What steps can marketers take to retain relevance?
The marketing funnel is constantly evolving, but this does not mean that it should be dismissed out of hand. Here are three steps that marketers can take to adapt their funnel for digital consumers:
1. Build on what you have
MarTech Today argues that ‘improving what’s working is much more efficient than constantly starting from scratch. ’ They suggest adapting the stages of the marketing funnel to include stages like “acquisition,” “activation” and “retention”. These overtake the old steps of “awareness” and “decision”. The article also suggests that the lines between these stages are becoming increasingly blurred. You should instead focus on what the customer needs and wants at various points in their journey. This is a far more productive way to address the brand-customer relationship. Stop worrying about which exact stage they are at in the funnel!
2. Map a core pathway
Inc.com also builds on this outlook, arguing that in order to better adapt the marketing funnel to the increasingly non-linear customer journey, mapping out a core pathway can help you make sense of the how the funnel can be used. Inc.com suggests you should be asking the question:
‘How do you plan to walk your prospect through the funnel so that logically and emotionally you have the best odds of getting the highest number of them to your desired end result?’
Physically map out this core pathway with all the steps and sub-steps you need to reach your end goal. You’ll then find it is easier to see conversion points and allow for divergences from this presumed route to sale. Inc.com argues that this allows you to map both logical and emotional decisions. Then, you can simplify the process by eradicating the unnecessary steps and build a primary funnel that is right for you. It’ll be profitable and efficient from the point of view of your unique business needs.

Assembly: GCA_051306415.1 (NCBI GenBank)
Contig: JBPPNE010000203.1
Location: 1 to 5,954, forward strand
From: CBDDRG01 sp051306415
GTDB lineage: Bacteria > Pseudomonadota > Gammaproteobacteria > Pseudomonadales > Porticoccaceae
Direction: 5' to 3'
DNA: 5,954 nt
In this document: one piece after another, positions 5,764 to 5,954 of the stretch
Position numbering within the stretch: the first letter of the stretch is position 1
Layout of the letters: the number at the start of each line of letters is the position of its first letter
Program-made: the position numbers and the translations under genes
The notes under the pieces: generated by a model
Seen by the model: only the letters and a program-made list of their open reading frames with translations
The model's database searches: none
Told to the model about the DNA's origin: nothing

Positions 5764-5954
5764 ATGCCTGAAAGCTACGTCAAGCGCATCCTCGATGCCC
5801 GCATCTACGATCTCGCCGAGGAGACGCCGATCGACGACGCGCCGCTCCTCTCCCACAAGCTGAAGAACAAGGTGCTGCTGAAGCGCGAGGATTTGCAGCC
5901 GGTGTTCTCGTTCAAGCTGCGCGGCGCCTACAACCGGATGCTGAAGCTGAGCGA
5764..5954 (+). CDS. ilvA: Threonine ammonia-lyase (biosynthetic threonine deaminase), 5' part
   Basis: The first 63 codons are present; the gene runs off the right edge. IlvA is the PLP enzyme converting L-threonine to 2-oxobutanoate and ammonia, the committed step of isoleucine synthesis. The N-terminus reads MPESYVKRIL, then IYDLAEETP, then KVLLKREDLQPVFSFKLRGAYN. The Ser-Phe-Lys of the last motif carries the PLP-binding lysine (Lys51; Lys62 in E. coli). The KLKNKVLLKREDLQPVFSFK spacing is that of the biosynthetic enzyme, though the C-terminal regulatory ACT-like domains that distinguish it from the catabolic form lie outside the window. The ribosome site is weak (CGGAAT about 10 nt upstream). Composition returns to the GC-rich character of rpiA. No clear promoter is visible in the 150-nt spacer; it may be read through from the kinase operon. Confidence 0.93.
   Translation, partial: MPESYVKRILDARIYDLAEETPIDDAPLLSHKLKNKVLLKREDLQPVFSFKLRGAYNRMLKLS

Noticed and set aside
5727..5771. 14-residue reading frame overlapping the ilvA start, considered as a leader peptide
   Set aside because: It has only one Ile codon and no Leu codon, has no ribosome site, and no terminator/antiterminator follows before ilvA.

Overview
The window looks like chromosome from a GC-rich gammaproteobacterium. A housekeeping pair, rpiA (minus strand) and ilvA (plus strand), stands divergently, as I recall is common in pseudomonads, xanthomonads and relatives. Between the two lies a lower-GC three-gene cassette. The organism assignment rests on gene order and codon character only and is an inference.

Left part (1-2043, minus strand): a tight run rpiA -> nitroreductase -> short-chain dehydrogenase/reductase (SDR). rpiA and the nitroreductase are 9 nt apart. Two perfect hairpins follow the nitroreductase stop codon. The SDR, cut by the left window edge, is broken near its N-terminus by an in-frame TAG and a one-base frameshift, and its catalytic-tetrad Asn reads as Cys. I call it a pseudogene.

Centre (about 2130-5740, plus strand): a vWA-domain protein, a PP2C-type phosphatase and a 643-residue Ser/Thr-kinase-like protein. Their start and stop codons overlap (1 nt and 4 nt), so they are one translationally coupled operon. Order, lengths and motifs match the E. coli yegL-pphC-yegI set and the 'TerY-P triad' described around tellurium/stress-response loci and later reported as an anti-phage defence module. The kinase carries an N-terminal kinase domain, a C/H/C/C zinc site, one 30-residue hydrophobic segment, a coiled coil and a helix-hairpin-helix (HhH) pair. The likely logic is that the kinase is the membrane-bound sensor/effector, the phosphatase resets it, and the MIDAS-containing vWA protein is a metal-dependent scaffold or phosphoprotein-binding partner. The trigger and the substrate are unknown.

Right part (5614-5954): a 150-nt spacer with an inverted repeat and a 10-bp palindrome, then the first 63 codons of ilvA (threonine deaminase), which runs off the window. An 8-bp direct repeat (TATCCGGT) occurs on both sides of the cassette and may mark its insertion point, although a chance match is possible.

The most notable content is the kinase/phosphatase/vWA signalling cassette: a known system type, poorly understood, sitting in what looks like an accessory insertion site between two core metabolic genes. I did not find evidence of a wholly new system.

3. Focus on re-targeting, re-engaging and re-marketing
The potential for leads to be lost along the way is arguably far higher in the digital age. But, by having a strategy in place to tackle this challenge, marketers can reintegrate leads back into the marketing funnel.
An article by The Huffington Post suggests that by using retargeted display ads, the kind ‘which are shown to users on other sites on the web after they have left your website,’ is just one way of bringing people back into the fold. By using these adverts to ‘highlight your best content, feature a promotion, or incentivise an action,’ marketers can focus on re-engagement with their brand. This approach also allows better management of the newer phases of the funnel. Retention and reactivation require a more nuanced approach than the traditional funnel allows.
Far from being dead in the water, the traditional marketing funnel needs an update. We must rethink and re-strategise to keep pace with the demands of digitally-savvy consumers. The funnel is no longer be linear. But, it still offers multiple insights and uses that marketers would do well not to dismiss.
Want to talk about upgrading your brand and creating your useful digital marketing funnel? Get in touch with the friendly experts at Think OTB.